Daubert worked as a lobbyist in Helena for more than 20 years before he was hired in 2004 to help the Montana Medical Marijuana Policy Project put a medical marijuana initiative on the ballot. The group tapped Daubert in part because he’s a communications specialist skilled at winning long-shot projects. In 1996 he worked on the mining industry’s opposition to the Clean Water Initiative, a measure that polled at 86 percent approval eight months before the election. Daubert helped develop the campaign that eventually led to its defeat, convincing voters that this particular “clean water” initiative didn’t actually help Montana’s treasured waterways.
With medical marijuana, he’s charged with a similar battle of perception: He must make traditionally conservative Montanans believe pot isn’t a recreational drug for burnt-out hippies, but medicine for patients suffering from terminal illness and chronic pain.
“It’s about education,” says Daubert. “Having grown up in the ’60s I thought I knew all there was to know about marijuana, but I found out that I didn’t at all. Getting to know the patients who simply want legal access to medicine has been a transforming experience for me.”
The initiative campaign gave advocates from across the state a platform for touting marijuana’s medicinal properties. Among the most prominent was the late Robin Prosser, a Missoula resident who suffered for more than 20 years from an immunosuppressive illness similar to lupus. Prosser was allergic to many prescription drugs and others simply didn’t work. Her doctors recommended marijuana, but she couldn’t legally access the drug. Prosser explained how she was forced to navigate the dangerous and unreliable black market for relief, and live in constant fear of arrest.
In November 2004, voters overwhelmingly sided with the Montana Medical Marijuana Policy Project, passing Initiative 148 with 62 percent of the vote, a larger percentage than Rep. Denny Rehberg, Gov. Brian Schweitzer or Sen. Jon Tester garnered in their races the same year. Daubert saw the vote as a mandate.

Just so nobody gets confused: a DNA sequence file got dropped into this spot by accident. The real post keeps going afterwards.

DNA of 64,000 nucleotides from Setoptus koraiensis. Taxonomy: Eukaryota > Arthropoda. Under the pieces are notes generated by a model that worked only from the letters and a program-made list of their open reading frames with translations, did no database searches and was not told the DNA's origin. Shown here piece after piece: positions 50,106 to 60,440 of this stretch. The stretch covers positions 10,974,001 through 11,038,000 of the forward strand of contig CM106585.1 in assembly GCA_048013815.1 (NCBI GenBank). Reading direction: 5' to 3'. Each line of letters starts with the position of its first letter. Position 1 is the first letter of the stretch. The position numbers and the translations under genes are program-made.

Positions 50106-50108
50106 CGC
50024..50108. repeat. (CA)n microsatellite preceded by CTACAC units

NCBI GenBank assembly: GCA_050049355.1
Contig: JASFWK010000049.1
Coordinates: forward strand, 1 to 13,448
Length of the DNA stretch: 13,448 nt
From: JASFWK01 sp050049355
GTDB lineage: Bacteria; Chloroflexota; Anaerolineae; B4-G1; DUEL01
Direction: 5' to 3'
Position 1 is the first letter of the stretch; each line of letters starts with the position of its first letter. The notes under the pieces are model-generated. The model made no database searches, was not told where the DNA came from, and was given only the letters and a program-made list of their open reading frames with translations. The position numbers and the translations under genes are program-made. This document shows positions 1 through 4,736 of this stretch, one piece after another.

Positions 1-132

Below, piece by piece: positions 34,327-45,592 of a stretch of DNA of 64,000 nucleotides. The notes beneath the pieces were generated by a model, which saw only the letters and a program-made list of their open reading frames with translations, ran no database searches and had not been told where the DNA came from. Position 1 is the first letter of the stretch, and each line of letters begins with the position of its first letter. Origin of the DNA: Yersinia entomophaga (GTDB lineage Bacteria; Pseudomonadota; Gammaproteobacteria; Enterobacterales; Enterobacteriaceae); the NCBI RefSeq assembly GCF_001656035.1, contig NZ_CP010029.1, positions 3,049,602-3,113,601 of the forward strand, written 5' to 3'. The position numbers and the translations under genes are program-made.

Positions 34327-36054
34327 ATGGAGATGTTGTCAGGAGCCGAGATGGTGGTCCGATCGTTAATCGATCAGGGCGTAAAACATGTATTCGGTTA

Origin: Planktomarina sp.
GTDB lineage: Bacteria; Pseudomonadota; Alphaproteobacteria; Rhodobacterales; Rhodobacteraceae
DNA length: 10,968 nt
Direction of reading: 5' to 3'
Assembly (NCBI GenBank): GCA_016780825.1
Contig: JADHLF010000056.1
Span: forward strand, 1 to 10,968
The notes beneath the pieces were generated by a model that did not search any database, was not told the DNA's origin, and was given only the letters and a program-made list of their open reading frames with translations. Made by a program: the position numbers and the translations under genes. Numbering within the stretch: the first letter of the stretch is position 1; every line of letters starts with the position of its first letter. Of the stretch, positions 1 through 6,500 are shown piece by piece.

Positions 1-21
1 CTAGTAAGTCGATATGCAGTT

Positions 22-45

“It’s clear to me that what the voters intended was for legitimate patients whose physicians recommend it to have legal access to the medicine that helps them, without fear of arrest and prosecution,” says Daubert. “Voters weren’t focused on the nuances of the law. They were focused on the goal of letting the patients have what they need without fear.”
The nuances came later. Daubert helped author the legislation that turned the initiative into law, balancing the language to appease both those patients in need and skeptics who saw medical marijuana as an opportunity to exploit recreational drug use. In addition to limiting the number of plants and amount of usable marijuana a patient and caregiver can have on hand, the law specifies which illnesses are eligible for treatment, including cancer, glaucoma, HIV/AIDS, severe nausea and chronic pain. Only licensed Montana doctors can recommend marijuana. All patients and caregivers must register with the state.
The Montana Medical Marijuana Act came under fire during this legislative session. It’s something Daubert anticipated, and part of the reason he created Patients and Families United two years ago. The network of caregivers, patients and advocates counts 673 members among its mailing list and gathered more than 150 participants at a meeting last fall.
The group lobbied vigorously against numerous bills, most notably HB 473. The bill proposed to restrict convicted felons from receiving marijuana regardless of their medical condition and punish physicians who “negligently” recommended marijuana. Daubert deemed HB 473 “a truly onerous proposal” and organized testimony against it. The bill failed in a House committee.
Daubert’s group didn’t just stay on the defensive. Patients and Families United backed SB 326, a bill sponsored by Missoula Sen. Ron Erickson that would allow a patient or caregiver to possess three ounces of usable marijuana, and increase the number of plants a caregiver or patient could grow. In addition, SB 236 would add Alzheimer’s, post-traumatic stress disorder and diabetes, among others, to the list of treatable conditions. The bill passed the Senate—a surprise to many supporters—but failed after a full House vote.
“The process of promoting SB 326 really enlightened a lot of legislators who didn’t really have much familiarity before with the subject matter at all,” says Daubert. “But I think it ultimately failed because too many members of the Republican Party in the House continue to believe most of the federal government’s propaganda war on marijuana. They still cannot see marijuana as a legal medicine rather than as an illegal, threatening, criminal substance.”